Dear Christ URC,
Most of us probably do not give much thought to the closing words in each of the New Testament epistles. They are usually filled with personal greetings and a few final exhortations. On the surface, they do not seem to carry the same weight as the body of the letter. If we are honest, we probably find ourselves at times tempted to read over those words quickly without much thought, taking about as much interest in them as we would the closing credits of a movie. However, if “all Scripture is breathed out by God and profitable for teaching, for reproof, for correction, and for training in righteousness” (2 Tim 3.16), then the concluding remarks at the end of the epistles are important.
One remark that we find in many of the epistles is the command to the members of a particular church to greet one another. In his letter to the church at Rome, Paul tells the members to “greet one another with a holy kiss” (Rom 16.16). He says virtually the same thing in at least four other letters (1 Cor 16.20; 2 Cor 13.12; Phil 4.21; 1 Thes 5.26), as do the writer to the Hebrews (Heb 13.24), Peter (1 Pet 5.14), and John (3 Jn 15). Given the number of times this appears in the New Testament, it is clear that God wants us to greet each other frequently.
God wants us to do this because he has made us members of his family. By his grace, we have the same Father in heaven, the same Elder Brother who gave his life for us, and the same Spirit who indwells us. He has not only called us into fellowship with himself, but with one another. That fellowship, which we call the communion of saints, is experienced first and foremost in the local congregation to which we belong. The local church – not the internet, schools, political action groups, para-church organizations, or our circle of friends – is God’s revealed and ordained community of faith. This is where the gospel is preached, sacraments are administered, and church discipline is exercised. It is specifically in the local church where we are receiving Christ in the means of grace and being conformed into his image. The gospel creates this new and living community where people who are very different in looks, personal tastes, and backgrounds are being knit together as one. In effect, God says to us, “You grow into the image of my Son only as you grow together” (Eph 4.1–16).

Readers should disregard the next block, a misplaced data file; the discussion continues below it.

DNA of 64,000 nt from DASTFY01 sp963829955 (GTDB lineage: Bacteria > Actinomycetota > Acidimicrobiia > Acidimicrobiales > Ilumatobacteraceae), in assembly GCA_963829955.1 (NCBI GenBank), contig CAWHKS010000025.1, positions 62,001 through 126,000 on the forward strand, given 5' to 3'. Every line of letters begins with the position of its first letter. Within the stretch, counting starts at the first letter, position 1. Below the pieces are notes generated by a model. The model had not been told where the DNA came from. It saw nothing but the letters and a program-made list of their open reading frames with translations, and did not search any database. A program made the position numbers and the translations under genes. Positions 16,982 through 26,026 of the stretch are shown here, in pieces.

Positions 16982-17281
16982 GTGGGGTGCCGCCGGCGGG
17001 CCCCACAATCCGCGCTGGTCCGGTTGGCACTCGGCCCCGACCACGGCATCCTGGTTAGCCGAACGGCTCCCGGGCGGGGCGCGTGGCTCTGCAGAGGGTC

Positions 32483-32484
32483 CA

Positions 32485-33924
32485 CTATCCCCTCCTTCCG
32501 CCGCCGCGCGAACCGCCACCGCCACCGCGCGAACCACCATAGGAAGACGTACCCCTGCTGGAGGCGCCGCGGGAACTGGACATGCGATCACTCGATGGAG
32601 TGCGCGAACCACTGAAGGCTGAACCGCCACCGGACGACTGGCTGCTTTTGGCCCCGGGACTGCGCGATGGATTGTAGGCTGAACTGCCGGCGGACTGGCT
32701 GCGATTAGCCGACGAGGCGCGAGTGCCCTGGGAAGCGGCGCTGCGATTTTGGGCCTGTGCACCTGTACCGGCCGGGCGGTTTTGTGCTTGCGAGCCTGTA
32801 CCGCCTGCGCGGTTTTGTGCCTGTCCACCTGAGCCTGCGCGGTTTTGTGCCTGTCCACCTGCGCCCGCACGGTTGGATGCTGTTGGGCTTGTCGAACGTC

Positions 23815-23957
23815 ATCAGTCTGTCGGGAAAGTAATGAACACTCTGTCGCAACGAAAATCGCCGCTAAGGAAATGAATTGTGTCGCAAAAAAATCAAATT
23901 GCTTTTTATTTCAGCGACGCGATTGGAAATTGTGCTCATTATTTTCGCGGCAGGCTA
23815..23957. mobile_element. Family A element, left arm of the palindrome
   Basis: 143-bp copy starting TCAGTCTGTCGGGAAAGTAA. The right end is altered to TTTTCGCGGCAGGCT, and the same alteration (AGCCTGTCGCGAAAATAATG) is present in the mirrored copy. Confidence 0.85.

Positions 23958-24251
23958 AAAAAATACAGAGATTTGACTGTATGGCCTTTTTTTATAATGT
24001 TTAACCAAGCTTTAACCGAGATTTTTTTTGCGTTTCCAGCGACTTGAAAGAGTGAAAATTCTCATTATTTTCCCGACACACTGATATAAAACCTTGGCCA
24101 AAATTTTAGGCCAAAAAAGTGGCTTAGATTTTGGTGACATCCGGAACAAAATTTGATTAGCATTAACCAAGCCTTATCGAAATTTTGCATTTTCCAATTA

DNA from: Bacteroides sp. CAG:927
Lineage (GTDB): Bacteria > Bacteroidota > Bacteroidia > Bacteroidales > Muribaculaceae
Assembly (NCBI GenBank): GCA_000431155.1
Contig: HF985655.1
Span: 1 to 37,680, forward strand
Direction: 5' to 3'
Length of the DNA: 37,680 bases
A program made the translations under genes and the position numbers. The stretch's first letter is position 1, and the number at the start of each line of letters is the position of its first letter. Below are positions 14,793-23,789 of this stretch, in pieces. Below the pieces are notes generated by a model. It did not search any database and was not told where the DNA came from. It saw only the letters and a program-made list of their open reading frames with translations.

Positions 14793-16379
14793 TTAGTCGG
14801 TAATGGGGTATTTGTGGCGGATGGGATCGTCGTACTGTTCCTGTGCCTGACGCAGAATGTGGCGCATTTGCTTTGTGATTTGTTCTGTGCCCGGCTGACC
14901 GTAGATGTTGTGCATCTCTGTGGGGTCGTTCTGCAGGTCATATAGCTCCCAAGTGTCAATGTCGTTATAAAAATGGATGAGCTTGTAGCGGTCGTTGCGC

Greeting every saint in the local church to which we belong plays an important role in this. But what does that look like, practically speaking? How do we obey this command in our modern day setting and circumstances? And do we actually need to (gulp) kiss each other?
Greeting every saint in the local church to which we belong begins by going out of our way to greet visitors to our congregation. When we see someone whom we do not recognize, we should introduce ourselves. It can be easy for us to forget what it was like when we first visited Christ URC. Why not make the person feel welcome? Remember, we are not fellow customers loyal to the same store. God has made us members of his family (Eph 2.19). The gospel has made and the New Testament calls us “brothers [and sisters].” Every week we experience a family reunion. But it can be awkward visiting a family reunion if you don’t belong to that family. Why not make a visitor and/or outsider feel welcome? God may be calling that person into his spiritual family as it is manifested at Christ URC. And he might use you in the process!